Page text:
Aug 17

From the article:

RT: Finally, what is the worst case scenario? What level of contamination are we looking at and how dire would the consequences be for the long-term health of the region?

CC: Extremely dire. This is a terrible answer to have to give, but the worst case scenario could play out in death to billions of people. A true apocalypse. Since we have been discussing Reactor 4, I’ll stick to that problem in particular, but also understand that a weather event, power outage, earthquake, tsunami, cooling system failure, or explosion and fire in any way, shape, or form, at any location on the Fukushima site, could cascade into an event of that magnitude as well.


Fukushima apocalypse: Years of ‘duct tape fixes’ could result in ‘millions of deaths’ (RT, Aug 17, 2013):

Even the tiniest mistake during an operation to extract over 1,300 fuel rods at the crippled Fukushima nuclear power plant in Japan could lead to a series of cascading failures with an apocalyptic outcome, fallout researcher Christina Consolo told RT.

Fukushima operator TEPCO wants to extract 400 tons worth of spent fuel rods stored in a pool at the plant’s damaged Reactor No. 4. The removal would have to be done manually from the top store of the damaged building in the radiation-contaminated environment.

In the worst-case scenario, a mishandled rod may go critical, resulting in an above-ground meltdown releasing radioactive fallout with no way to stop it, said Consolo, who is the founder and host of Nuked Radio. But leaving the things as they are is not an option, because statistical risk of a similarly bad outcome increases every day, she said.

RT: How serious is the fuel rod situation compared to the danger of contaminated water build-up which we already know about?

Christina Consolo: Although fuel rod removal happens on a daily basis at the 430+ nuclear sites around the world, it is a very delicate procedure even under the best of circumstances. What makes fuel removal at Fukushima so dangerous and complex is that it will be attempted on a fuel pool whose integrity has been severely compromised. However, it must be attempted as Reactor 4 has the most significant problems structurally, and this pool is on the top floor of the building.

There are numerous other reasons that this will be a dangerous undertaking. Continue reading »

Tags: , , , , , , , , , , , , , ,

Apr 27

Come the end of the world, you might like to sit it out in style. All you need is money and a few DIY skills…

vivos-the-ultimate-underground-bunker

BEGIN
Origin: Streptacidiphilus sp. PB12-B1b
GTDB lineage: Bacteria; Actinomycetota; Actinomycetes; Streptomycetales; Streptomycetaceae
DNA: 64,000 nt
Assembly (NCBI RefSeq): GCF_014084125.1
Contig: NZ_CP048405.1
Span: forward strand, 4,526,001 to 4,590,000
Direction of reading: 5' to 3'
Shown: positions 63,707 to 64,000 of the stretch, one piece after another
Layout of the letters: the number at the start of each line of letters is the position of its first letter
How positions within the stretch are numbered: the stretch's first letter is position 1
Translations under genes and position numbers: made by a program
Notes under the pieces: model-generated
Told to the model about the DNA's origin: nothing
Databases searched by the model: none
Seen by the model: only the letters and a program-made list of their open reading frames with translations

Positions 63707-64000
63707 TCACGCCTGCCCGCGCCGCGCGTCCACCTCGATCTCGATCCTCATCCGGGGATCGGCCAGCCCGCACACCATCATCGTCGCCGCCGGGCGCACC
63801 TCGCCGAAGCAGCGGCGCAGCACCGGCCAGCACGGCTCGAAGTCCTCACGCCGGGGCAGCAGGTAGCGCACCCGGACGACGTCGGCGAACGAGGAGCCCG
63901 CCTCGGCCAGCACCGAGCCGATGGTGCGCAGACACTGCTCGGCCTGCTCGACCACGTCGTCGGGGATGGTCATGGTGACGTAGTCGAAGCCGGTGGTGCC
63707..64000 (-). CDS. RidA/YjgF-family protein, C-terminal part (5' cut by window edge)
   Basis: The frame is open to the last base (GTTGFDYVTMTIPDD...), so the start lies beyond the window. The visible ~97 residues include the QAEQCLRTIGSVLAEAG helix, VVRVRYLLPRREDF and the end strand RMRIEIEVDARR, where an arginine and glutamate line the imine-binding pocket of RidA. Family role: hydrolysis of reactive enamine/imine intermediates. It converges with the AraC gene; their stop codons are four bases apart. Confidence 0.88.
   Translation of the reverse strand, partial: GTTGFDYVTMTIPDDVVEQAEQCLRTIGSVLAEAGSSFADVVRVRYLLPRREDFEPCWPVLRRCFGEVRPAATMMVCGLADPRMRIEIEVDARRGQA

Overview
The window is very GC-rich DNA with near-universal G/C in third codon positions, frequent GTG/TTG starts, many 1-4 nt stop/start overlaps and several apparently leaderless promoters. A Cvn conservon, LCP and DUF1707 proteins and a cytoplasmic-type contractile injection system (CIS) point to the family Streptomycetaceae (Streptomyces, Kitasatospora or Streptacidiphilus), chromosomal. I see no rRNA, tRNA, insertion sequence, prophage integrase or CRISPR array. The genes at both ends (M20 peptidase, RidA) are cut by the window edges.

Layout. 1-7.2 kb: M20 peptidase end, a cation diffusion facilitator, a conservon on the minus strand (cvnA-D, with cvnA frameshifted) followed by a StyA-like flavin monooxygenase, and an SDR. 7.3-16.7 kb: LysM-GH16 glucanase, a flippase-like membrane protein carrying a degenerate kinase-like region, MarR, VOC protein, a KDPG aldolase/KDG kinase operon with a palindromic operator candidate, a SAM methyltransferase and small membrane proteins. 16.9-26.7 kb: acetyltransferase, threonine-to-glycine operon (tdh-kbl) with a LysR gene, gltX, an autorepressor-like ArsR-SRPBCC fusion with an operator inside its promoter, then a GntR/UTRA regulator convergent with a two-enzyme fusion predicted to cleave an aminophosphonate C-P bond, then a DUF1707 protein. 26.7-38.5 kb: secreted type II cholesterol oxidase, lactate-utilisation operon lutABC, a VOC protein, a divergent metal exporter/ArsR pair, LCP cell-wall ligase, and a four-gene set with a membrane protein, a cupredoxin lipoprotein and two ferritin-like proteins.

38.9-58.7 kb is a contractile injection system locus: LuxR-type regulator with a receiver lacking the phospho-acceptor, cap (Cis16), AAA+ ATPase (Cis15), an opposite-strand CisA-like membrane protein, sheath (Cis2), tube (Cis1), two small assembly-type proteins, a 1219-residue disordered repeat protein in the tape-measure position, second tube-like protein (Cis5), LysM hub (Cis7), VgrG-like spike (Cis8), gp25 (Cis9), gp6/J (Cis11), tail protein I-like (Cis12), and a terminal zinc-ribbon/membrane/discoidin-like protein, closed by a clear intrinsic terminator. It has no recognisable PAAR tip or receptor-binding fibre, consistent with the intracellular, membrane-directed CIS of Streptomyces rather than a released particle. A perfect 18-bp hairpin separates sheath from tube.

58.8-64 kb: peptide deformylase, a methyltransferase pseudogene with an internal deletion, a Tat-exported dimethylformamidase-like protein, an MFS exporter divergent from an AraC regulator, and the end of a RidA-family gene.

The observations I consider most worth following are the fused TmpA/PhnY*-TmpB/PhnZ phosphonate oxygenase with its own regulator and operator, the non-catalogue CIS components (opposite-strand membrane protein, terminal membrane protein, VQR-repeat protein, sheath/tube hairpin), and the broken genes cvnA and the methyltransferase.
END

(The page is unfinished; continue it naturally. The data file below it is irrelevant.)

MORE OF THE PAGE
Prepared for the end of the world: model of the living quarters in a Vivos underground bunker. Photograph: Terra Vivos/Barcroft USA

Abandon any notion of surviving the apocalypse by doing anything as boringly obvious as running for the highest hill, or eating cockroaches. The American firm Vivos is now offering you the chance to meet global catastrophe (caused by terrorism, tsunami, earthquake, volcano, pole shift, Iran, “social anarchy”, solar flare – a staggering list of potential world-murderers are considered) in style.

Vivos is building 20 underground “assurance of life” resorts across the US, capable of sustaining up to 4,000 people for a year when the earth no longer can. The cost? A little over £32,000 a head, plus a demeaning-sounding screening test that determines whether you are able to offer meaningful contribution to the continuation of the human race. Company literature posits, gently, that “Vivos may prove to be the next Genesis”, and they are understandably reluctant to flub the responsibility. Continue reading »

Tags: , , , , , ,

Apr 06
It was revealed this week by Wired that a study written for the U.S. Special Operations Command in 2006 recommended “clandestinely recruiting or hiring prominent bloggers” in order to promote messages favorable to the military. It also raised the possibility of altering an “enemy blog” by hacking to destroy its credibility or use it to spread false information.

The military has downplayed this study as an “academic exercise,” but its conclusions appear to match closely with a strong and growing focus by the Pentagon on what it calls “information warfare.”

Underlining this interest, this past January former Secretary of Defense Donald Rumsfeld resurfaced for the first time in over a year to address a conference on “Network Centric Warfare.” He complained that Islamic radicals are winning the propaganda battle against the United States and proposed a “21st-century agency for global communications” that would tell the American side of the story, using resources ranging “from blogs to online social-networking sites to talk radio.”

During the question session afterward, Rumsfeld suggested again that “a new agency has to be something that would take advantage of the wonderful opportunities that exist today. There are multiple channels for information . . . The Internet is there, blogs are there, talk radio is there, e-mails are there. There are all kinds of opportunities.”

Until recently, the popular concept of information warfare primarily involved hacking or denial of service attacks deployed against blogs and websites in order to convey a political statement.

For example, at the time of the invasion of Iraq in 2003, there were reports of widespread hacking of both military and commercial websites. According to ZDNet, “most notably, the US Navy Web site was hacked by an activist called Apocalypse. The message posted on the site read: ‘No War, U.S.A think they can tell the world what to do.'” A few months later, several NASA sites were similarly hacked by Brazilian anti-war protesters. Continue reading »

Tags: , , , , , , , , , , , ,